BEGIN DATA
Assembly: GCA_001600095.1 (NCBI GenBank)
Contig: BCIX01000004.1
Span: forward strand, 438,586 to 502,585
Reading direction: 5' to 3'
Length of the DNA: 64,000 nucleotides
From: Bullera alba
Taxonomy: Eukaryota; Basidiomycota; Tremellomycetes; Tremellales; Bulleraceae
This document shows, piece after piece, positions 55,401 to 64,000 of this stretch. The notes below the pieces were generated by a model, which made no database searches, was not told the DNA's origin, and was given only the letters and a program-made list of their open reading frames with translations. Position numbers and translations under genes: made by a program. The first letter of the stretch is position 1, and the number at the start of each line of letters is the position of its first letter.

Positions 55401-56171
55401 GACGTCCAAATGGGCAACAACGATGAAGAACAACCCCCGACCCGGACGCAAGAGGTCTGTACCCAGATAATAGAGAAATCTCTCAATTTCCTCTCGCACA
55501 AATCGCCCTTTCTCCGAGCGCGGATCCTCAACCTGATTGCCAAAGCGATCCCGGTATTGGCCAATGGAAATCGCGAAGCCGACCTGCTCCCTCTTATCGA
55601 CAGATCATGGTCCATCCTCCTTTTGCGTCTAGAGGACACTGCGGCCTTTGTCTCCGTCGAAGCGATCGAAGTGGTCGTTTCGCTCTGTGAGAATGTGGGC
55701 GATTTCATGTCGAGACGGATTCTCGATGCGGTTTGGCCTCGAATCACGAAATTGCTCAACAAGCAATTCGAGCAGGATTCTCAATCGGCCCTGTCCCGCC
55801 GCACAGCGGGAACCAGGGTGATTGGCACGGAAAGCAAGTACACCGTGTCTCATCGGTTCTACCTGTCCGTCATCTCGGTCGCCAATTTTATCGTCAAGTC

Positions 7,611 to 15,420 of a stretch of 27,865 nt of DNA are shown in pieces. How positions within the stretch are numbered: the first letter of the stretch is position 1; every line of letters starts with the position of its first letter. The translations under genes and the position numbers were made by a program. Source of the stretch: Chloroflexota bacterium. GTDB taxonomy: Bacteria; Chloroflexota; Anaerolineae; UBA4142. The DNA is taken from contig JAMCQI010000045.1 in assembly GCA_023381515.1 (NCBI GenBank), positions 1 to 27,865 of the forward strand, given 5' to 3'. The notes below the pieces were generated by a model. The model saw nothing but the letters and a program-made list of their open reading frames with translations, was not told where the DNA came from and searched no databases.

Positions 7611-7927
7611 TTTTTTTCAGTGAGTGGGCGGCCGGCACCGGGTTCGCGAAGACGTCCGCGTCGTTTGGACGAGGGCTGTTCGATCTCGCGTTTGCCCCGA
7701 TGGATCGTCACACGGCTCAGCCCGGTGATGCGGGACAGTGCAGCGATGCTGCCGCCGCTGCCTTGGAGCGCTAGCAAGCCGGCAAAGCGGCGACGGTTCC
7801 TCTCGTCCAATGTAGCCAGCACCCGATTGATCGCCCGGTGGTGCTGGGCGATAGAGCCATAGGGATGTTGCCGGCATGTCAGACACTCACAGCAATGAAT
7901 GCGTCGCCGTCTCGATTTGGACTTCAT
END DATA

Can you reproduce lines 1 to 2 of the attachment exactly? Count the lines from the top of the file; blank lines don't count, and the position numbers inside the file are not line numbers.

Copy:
Assembly: GCA_001600095.1 (NCBI GenBank)
Contig: BCIX01000004.1